Still here self-isolating. It’s incredible to me that we have been at this for a full month. The last time we went to a restaurant, and the same day that we rescued the kitties was March 14th. Of course, I’ll never forget that day (adoption day), but now, it has much more significance.
When we got home with the cats, we didn’t really leave again, except for essentials. That weekend and into the beginning of the week, everything began to close down. Starting with some restaurants, and eventually the beaches, parks, and entire city. As the weeks have dragged on, and I say dragged because now they are, our lives as they are now and will be post-pandemic are taking shape. What this will all look like on the other side is still a mystery.
I digress! The wine!
I had the thought the other night that perhaps I’m getting bored of drinking (gasp!). I love wine, don’t get me wrong, and I love drinking wine in my living room, but I also love wine because it’s social and brings people and places together. That is totally a part of wine, and it’s missing right now. As much as I’m enjoying the webinars and Zoom happy hours, I’m also missing the in-person connection to the people and places that add that extra layer to enjoying wine.
However, the flip side to this problem is that tasting through different wines has given me a way to explore during this time of being locked down. This is how wine can take you places without ever leaving your own home. You can go to Burgundy, Bordeaux, Napa, or Rioja, and you can learn so much about a year, a producer, grapes, and your own senses. This is the gift of wine during this time!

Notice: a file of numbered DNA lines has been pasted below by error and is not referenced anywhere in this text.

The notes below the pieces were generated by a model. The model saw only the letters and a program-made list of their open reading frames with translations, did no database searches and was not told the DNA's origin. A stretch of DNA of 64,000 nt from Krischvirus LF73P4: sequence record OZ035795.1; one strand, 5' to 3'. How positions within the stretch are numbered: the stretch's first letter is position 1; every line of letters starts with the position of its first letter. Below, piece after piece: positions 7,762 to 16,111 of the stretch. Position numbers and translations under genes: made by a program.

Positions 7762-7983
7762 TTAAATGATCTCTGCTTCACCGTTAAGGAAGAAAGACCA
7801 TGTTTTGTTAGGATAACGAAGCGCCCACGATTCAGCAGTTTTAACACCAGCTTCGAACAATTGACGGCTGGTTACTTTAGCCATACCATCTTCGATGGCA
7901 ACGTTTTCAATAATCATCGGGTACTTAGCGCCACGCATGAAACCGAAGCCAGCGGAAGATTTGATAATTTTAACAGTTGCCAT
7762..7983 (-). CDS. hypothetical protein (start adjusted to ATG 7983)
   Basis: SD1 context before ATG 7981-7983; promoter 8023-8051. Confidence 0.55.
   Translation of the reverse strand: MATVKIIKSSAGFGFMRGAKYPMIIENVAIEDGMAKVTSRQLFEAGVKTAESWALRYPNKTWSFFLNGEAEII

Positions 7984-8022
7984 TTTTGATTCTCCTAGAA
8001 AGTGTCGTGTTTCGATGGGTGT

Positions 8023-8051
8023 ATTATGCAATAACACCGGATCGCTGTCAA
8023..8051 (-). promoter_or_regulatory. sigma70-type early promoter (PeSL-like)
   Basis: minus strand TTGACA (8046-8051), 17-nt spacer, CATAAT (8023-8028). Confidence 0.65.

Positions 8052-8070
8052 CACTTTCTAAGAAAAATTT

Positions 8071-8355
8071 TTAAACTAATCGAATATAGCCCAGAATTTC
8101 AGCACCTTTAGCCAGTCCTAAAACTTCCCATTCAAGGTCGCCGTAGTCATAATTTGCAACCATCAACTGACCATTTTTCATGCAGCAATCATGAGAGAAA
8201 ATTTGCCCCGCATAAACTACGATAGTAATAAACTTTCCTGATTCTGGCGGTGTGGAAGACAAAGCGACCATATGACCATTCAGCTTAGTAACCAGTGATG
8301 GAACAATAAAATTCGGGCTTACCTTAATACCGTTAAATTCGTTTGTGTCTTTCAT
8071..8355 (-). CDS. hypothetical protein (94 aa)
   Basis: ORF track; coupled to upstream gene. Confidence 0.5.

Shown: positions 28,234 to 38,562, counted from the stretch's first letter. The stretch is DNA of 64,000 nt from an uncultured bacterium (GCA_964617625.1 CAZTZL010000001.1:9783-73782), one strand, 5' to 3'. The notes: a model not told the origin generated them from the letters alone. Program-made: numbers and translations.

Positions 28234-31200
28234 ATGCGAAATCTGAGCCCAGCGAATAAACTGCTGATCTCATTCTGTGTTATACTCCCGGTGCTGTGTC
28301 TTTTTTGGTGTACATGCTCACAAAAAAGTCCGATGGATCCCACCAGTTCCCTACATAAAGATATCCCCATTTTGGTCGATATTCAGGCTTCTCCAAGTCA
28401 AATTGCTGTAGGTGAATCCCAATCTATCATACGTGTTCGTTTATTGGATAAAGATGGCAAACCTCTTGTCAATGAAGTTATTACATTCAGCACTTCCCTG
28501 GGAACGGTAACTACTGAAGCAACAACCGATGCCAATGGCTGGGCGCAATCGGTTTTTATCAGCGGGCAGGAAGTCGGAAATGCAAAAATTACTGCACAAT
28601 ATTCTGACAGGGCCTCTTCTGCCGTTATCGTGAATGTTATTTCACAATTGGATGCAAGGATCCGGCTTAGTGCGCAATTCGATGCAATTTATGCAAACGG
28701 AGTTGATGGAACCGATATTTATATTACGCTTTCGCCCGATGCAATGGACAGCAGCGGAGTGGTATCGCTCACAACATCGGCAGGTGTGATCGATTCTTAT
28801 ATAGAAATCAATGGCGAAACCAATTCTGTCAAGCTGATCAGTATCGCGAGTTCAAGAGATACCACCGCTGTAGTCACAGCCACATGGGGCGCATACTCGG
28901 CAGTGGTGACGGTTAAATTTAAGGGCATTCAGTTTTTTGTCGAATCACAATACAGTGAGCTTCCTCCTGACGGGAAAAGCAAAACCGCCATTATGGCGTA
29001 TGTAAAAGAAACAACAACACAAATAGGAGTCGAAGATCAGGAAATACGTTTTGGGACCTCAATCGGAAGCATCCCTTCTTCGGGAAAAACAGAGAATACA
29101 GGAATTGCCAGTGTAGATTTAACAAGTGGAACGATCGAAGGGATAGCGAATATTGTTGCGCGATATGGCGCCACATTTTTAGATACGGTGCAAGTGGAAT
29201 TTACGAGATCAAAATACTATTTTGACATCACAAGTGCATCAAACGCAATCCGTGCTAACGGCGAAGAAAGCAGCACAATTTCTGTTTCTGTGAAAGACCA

Here are some additional bottles I’ve been drinking
This is another great find from Elden Selections. I’m increasingly more impressed with this site. If you’re into Burgundy wines, you must check it out and discover some new bottles. They focus on smaller producers and ship to the U.S.
Can we talk about the color of this wine? It is a beautiful, perfect ruby red. I loved the spiced red fruit on the nose like cherry and cranberry potpourri. Definitely a “woody” character to the aromas and reflected in the mouth, but that red fruit persisted. The fruit was surprisingly more youthful than I would have expected but slightly mellowed by age, surely, giving it a bit more of a dried character, with the secondary flavors coming to the forefront. Overall, an excellently complex Burgundy for the price ($52).
This bottle was a complete surprise to me! We picked it up at the suggestion of JC, owner at Happy Wine Miami, and I was a little confused as to why he was suggesting that we take a Crianza when he has so many great wines. Well, I should have known better than to question his judgment! This is a fantastic wine! Wow! For a relatively young wine and a Crianza level, I was blown away by how elegant and complex it is. Unfolding red fruit and peppery spice are the main flavors, but the layers and layers as the wine opens up are what is most impressive.
Elegant and smooth, this is not your typical economical wine. Definitely worth picking up a bottle, and if you are in Miami, I’m going to recommend swinging by Happy Wine on Calle Ocho and purchasing it there.
Let me explain the two Riojas here. Each week during our isolation period, Florida Wine Academy has been hosting webinars covering various topics in the wine world. On Wednesdays and Fridays, we tune in for about an hour and a half and enjoy a new wine tasting lesson, and it’s the best part of all of this mess. This past week, Friday’s webinar was on Tempranillo. Though these were not the specific wines that Alessandra had picked for her webinar, we chose to listen along and taste through the Crianza and this Gran Reserva.
Again, this was a WOW wine. Instead of the red fruit of the previous bottle, this bottle had more concentrated dark fruits and more “cooked” flavors. Such a sophisticated wine that I could drink it over and over again. Baking spices and vanilla seep through the mature fruit flavors for a well-rounded tasting experience with completely integrated tannins. We ordered this bottle through 305wines.com, another local wine shop here in Miami. Check it out!